Thus, energy should be incredibly cheap and abundant in this country, and since cheap energy is the lifeblood of a prosperous civilization, our cost-of-living should be very low.

Of course, that’s not the case.

Justin Trudeau famously said there wasn’t a “business case” for Canada to expand our LNG exports to nations like Japan and Germany who were trying to escape dependence on Russian energy. Other countries like the United States and Qatar obviously disagreed with that assessment, inking multi-billion contracts to expand exports.

The Liberal government has also overseen the cancellation of over $150 billion worth of energy sector projects in this country, and have brought in legislation – like the ‘no pipelines bill’ that serves a massive disincentive to energy sector investment.

This – along with the carbon tax – has pushed up the cost of energy and thus pushed up the cost-of-living.

As a result, Canada’s per capita GDP is now about equal to that of Germany, which is absurd when you consider how desperate Germany is for energy and how much energy Canada has.

Starting on July 1st of this year (2023), the Liberals have imposed a second carbon tax which pushes up fuel prices. With the government actively seeking to make energy more expensive, is it any wonder that life is less affordable?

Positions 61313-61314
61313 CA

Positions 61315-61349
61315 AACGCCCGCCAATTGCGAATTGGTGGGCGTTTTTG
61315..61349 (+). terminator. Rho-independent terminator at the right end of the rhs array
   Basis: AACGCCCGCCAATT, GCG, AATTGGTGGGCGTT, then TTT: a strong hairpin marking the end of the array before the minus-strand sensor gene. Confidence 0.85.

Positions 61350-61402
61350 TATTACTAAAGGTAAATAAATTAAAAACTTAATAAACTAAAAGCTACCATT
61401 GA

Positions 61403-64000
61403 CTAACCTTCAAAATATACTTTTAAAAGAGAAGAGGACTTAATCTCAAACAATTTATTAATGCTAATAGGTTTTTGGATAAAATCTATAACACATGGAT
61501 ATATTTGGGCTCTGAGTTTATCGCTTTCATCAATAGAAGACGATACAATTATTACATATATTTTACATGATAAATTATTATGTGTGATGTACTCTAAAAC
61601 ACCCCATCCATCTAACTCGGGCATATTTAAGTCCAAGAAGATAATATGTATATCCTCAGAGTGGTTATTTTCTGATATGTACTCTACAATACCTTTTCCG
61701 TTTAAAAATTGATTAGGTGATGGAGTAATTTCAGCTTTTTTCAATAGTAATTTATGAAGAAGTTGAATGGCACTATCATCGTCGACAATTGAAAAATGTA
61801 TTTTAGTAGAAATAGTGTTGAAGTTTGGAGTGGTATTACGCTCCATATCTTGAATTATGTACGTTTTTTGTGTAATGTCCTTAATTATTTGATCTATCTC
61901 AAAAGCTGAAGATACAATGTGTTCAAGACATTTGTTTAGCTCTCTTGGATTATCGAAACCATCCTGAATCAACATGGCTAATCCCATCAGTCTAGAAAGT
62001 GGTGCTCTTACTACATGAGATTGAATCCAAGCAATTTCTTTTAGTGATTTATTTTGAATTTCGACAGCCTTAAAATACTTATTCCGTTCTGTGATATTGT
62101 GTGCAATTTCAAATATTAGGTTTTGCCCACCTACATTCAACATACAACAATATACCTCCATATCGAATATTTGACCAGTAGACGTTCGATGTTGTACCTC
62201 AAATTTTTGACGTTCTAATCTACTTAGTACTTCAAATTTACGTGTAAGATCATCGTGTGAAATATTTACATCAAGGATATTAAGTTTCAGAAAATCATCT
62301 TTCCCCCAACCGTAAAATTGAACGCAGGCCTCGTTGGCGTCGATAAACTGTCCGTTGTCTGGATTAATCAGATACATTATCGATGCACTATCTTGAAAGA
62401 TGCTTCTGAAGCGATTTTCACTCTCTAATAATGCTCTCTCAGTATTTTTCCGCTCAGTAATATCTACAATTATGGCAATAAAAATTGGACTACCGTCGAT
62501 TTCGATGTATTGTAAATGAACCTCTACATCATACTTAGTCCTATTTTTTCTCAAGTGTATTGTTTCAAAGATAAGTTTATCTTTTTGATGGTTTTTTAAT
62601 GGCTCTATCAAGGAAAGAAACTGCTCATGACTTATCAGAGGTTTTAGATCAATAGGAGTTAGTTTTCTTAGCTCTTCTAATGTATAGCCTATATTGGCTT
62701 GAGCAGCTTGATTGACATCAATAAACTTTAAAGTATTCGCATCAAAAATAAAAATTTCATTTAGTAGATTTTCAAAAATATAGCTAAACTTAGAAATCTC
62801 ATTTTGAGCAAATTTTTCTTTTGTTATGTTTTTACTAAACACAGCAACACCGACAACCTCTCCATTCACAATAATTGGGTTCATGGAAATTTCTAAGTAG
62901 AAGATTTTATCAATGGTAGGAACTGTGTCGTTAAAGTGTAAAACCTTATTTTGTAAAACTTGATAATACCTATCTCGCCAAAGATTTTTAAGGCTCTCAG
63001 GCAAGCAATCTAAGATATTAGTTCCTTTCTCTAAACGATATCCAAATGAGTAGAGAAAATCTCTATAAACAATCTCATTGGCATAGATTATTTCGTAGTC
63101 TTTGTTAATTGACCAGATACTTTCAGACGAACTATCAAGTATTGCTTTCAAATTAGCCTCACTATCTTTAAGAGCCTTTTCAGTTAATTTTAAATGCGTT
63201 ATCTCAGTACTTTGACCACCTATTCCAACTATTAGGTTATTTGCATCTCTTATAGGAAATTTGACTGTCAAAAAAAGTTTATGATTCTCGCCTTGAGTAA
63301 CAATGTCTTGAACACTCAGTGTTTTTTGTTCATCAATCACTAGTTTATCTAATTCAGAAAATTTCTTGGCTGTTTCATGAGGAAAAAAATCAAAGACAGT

Surging population growth

When we talk about the issues caused by huge immigration increases, it’s important not to blame individual immigrants or demonize immigrants as a group. After all, we can’t blame someone for wanting to try and build a better life in a new country. A huge portion of Canadians are either immigrants or recent descendants of immigrants.

With that in mind, the federal government certainly should face political accountability for the impacts of their deliberate decision to substantially increase the influx of immigrants into Canada with little regard for how this would impact the housing market, social services, and the broader economy.

The challenges being caused as a result of this policy are so undeniable that a growing number of institutions are willing to break the ‘taboo’ around discussing Canada’s immigration numbers.

Here’s part of what economist Derek Holt of Scotiabank noted in response to the rise in inflation:

“There was significant breadth to the jump in services inflation last month. Shelter was up 0.7% m/m SA nonannualized with gains led by rent, insurance premiums and electricity (charts 5,6 ,7). Alas, no one will win a Nobel Prize in Economics for observing that when you add a massive surge of immigration into a market with no supply, rents and house prices will push higher. Welcome to Duhonomics! The argument that immigration could invoke balanced effects on demand and supply side pressures on inflation that cancel each other out was never sensible and we’re getting the kind of persistent housing inflation I’ve warned about since last year when immigration numbers were skyrocketing.”

Deliberate choices

Imposing a carbon tax is a choice. Seeking to weaken and ultimately end the oil & gas sector is a choice. Raising immigration levels is a choice.

And all those choices are leading to a higher cost of living for Canadians. The Liberals know this, and they do it anyway.

Spencer Fernando